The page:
One of IOM’s core activity, Immigration and Border Management (IBM) fosters an integrated approach to migration and border management through improved efficiency, border control and enhanced inter-agency coordination. Through technical assistance to member states aiming to improve management of migration flows, IOM interventions contribute to tackle illicit activities, such as trafficking and smuggling of people and goods, and to improve security within the country and at the regional level.

Border Police

IOM’s interventions in this field have sought to re-establish and reinforce the operational capacities of Haitian justice and public security stake- holders in the aftermath of the earthquake through the provision of adequate equipment and infrastructure. IOM’s community stabilization efforts have aimed to address critical policing needs engendered by the earthquake, in particular in volatile neighborhoods of the Port-au-Prince, Delmas and Croix-des-Bouquets areas, and to support efforts initiated by the Government of Haiti and the international community in achieving long term stabilization and development of the country.

Most recently through the generous support of the Government of Canada through the Peace and Stabilization Operations Program (PSOP), IOM is implementing a pilot project aimed at supporting the Haitian Border Police (HBP) establish a permanent presence in Ouanaminthe, one of the most active official border crossing points. Specifically, the project seeks to enhance the protection of vulnerable individuals by establishing standardized protection mechanism in order for the HBP to identify, assist and refer women, girls and vulnerable individuals.

Furthermore, the project aims to support efficient border management which will facilitate and foster enhanced movement management, prevent irregular migration and enable the detection of smuggled migrants and trafficked per-sons. As a result, security will be strengthened for women and girls in border communities thus generating confidence in the Border Security System as well as the general perception of security and law enforcement in Haiti.

Technical assistance to Government on Migration Management

Over the past 40 years, Haiti has suffered several natural disasters, socio-economic difficulties and political instability.  Due to the lack of employment opportunities and limited social services and institutions many Haitians seek better opportunities abroad through regular or irregular migration.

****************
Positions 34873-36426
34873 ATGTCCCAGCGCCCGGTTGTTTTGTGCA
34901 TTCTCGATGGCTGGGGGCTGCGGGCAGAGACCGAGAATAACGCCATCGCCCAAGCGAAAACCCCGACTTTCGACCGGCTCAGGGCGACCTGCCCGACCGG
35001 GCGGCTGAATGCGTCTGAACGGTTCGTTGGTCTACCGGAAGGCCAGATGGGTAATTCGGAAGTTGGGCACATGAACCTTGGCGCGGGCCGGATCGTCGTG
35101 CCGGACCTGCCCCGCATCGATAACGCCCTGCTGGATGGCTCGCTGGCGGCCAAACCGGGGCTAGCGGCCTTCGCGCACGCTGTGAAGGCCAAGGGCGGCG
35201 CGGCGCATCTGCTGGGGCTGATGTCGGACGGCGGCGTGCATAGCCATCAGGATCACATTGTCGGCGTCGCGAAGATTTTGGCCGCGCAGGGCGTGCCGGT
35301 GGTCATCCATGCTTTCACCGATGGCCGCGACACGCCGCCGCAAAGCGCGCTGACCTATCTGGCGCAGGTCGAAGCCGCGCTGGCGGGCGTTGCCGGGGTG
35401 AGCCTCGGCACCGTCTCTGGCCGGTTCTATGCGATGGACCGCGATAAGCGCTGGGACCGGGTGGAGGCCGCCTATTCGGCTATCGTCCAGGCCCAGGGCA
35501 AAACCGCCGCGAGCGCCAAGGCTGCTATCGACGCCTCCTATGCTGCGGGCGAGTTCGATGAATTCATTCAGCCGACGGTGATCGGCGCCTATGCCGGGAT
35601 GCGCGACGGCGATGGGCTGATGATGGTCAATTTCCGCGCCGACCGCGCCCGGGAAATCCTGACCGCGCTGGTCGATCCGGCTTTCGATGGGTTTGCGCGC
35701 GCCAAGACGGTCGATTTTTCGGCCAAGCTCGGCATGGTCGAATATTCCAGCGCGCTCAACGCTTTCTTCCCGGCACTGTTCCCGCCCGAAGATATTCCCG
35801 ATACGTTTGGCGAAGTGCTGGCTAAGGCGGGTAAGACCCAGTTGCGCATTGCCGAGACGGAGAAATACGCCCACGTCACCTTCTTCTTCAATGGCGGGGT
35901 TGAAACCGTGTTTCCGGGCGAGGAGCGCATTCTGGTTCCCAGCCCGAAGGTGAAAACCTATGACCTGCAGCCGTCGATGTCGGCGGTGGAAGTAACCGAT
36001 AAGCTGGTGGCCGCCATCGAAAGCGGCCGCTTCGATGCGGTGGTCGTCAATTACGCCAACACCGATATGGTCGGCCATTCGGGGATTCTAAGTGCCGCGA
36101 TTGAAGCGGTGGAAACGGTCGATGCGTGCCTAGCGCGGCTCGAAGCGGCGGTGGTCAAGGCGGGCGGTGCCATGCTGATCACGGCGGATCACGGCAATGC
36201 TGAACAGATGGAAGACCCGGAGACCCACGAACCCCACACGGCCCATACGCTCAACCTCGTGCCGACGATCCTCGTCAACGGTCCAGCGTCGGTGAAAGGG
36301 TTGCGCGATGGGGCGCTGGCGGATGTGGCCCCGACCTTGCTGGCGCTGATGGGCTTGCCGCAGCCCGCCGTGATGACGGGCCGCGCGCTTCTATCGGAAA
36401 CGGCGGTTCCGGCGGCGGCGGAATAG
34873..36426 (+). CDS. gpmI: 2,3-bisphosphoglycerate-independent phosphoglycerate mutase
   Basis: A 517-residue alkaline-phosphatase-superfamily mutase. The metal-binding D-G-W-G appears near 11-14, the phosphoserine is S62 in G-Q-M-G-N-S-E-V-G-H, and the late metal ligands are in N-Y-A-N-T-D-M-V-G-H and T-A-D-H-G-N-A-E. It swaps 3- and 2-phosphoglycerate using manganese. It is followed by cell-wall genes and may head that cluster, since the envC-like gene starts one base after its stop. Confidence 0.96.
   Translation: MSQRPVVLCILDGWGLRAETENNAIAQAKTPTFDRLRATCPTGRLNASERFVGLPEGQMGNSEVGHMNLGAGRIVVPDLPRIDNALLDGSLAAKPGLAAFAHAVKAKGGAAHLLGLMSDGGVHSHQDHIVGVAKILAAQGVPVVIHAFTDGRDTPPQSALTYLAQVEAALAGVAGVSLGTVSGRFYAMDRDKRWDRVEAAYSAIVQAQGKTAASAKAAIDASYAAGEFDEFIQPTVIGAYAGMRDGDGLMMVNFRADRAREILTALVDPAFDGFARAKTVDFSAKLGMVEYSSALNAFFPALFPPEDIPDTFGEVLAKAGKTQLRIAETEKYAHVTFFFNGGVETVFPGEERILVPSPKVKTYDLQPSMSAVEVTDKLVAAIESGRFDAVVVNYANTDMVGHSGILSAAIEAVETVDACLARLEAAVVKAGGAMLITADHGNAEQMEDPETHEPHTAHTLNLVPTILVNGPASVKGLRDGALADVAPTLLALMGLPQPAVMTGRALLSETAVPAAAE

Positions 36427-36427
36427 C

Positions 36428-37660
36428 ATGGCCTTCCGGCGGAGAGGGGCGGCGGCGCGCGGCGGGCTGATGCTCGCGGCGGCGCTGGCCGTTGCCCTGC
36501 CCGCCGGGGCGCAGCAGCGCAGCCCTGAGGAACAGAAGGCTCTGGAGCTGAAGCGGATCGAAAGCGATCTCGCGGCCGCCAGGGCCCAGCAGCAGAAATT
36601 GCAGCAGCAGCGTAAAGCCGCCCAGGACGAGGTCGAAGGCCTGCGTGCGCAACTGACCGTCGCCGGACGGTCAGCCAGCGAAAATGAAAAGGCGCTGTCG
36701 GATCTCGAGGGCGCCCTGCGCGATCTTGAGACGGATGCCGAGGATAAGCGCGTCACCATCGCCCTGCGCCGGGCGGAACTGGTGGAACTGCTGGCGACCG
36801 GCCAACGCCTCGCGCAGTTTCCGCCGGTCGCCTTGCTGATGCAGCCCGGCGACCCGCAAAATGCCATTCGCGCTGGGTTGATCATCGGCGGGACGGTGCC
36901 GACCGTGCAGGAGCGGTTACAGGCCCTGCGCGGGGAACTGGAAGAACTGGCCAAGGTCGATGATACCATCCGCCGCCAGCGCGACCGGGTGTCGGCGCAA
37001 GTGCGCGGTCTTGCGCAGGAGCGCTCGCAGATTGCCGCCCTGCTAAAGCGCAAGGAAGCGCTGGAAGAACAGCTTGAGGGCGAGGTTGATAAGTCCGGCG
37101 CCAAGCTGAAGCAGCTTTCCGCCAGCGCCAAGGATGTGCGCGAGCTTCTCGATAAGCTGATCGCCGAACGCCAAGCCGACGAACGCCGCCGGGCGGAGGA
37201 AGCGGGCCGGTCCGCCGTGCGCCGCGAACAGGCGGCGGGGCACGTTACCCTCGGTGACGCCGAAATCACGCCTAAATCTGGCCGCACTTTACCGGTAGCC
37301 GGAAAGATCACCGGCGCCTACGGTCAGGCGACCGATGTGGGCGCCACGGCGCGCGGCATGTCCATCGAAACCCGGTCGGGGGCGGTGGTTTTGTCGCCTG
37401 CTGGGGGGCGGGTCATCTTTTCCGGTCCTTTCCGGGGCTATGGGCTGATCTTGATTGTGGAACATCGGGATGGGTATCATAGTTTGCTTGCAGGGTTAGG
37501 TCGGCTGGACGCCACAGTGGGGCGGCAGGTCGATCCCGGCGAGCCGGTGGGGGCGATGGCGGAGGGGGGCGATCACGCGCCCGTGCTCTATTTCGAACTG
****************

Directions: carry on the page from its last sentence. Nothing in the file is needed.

As a result, the community of Haitian nationals living abroad is estimated at 1.2 million[1] people. Presently, the Haitian Diasporas reside throughout the region, in particular the Dominican Republic, the United States, Canada, France and in more recent years Ecuador, Brazil and Chile[2].

Haitian migrants living abroad maintain generally strong emotional, financial, and familial ties with their homeland and contribute in a significant way to its economic development. The Haitian diaspora throughout the world transferred through regular remittance flows an estimated USD 2.4 billion in 2017 which corresponds to 31.2 percent of the country’s GDP[3].

Despite the recognized potential between migration and development, the Government of Haiti has exploited this potential in a limited way, partly because of the lack of comprehensive and reliable migration data and associated indicators. Many members of the diaspora have the potential and willingness to contribute to development of their homeland. However, the interaction with the diaspora is sporadic and unstructured. Hence, the valuable intellectual capital and other potential contribution of diaspora, which can help addressing country challenges remains largely untapped.

Therefore in order to address this, IOM Haiti proposes to lay the ground work for larger scale programmatic engagement of the Haitian diaspora in development by mapping Haitian diaspora associations and skilled expatriates, profiling of the diaspora and strengthening diaspora federations/councils; and strengthening the interaction between the government and the diaspora for political, social and economic development.

[1] United Nations Population Division – International Migrant Stock 2015

[2] Profile Migratoire – Haiti 2015

[3] World Bank Report 2017